by Rand Leeb-du Toit

Uber started as “an unambitious simple idea”. This is how Uber’s CEO Travis Kalanick opened his talk at the Digital-Life-Design Conference in Munich, Germany this week.

“We just wanted to push a button and get a ride,” said Travis.

That sounded very familiar to me. In fact, it is a recurrent theme.

For example, I’d heard similar words from Evan Williams as we huddled in the offices of Obvious in San Fancisco on Presidents Day, 2006. Seeking feedback, I’d just demo’d a virtual worlds venture to him, Biz Stone, Jack Dorsey and the rest of the crew. As things settled down from their reosoundingly positive response, Ev turned to me and in his quietly spoken way asked, ” Do you mind if we shared with you this little side project we are working on, it’s called Twitter?”

The initial intention behind Twitter was encapsulated in the meaning of the word Twitter itself: “a short burst of inconsequential information”.

Of course, we all know the rest of the Twitter story, but the main point I’m making here is that often successful projects don’t start out with an explicit intention to be successful.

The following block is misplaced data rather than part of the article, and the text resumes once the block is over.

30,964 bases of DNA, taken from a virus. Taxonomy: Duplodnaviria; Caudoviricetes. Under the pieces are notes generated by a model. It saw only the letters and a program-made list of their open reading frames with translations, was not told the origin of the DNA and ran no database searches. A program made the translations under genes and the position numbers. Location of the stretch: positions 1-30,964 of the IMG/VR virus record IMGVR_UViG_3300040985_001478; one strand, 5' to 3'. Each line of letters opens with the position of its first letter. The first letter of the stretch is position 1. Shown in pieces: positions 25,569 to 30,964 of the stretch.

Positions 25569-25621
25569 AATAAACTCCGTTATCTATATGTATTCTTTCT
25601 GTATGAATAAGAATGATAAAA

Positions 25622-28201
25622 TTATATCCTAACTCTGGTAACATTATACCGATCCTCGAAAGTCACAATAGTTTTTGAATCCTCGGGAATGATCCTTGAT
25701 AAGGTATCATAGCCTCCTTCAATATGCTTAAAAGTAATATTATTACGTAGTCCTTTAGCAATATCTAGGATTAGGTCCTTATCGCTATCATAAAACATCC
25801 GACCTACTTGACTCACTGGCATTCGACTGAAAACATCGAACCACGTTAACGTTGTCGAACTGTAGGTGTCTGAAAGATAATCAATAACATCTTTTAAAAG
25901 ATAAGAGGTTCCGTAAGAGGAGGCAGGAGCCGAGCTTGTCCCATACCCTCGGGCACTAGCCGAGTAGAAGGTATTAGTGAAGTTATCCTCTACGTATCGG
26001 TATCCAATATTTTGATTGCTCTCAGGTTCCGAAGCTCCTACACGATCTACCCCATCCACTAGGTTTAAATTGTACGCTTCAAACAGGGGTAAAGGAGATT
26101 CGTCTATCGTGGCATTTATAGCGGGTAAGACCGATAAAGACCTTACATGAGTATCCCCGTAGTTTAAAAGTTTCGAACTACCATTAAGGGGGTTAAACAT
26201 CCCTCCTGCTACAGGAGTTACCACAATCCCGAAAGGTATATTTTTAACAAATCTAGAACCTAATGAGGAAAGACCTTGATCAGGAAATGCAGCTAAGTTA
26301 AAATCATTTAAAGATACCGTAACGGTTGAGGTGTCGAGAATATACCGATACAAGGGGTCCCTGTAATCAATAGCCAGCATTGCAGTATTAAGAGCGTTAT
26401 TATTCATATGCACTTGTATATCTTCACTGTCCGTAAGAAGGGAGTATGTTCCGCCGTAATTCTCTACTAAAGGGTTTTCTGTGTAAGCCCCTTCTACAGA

It may seem counter-intuitive, but here’s why it works:

Without success locked into its original DNA, a project has the freedom to morph, to change direction with minimal delay or baggage and feel out its success path, its path of most demand (as opposed to its path of least resistance).

Evan Williams sums up this trait as being a “path of discovery…where over time you figure out what it is.”

And so as you grapple with the increasing pressure to deliver impactful innovation projects, as you seek to deliver on the promise of digital business – take a step back. Unhinge your ambition and desire for success from the projects you are working on. Give them space to breath.
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Gartner, Inc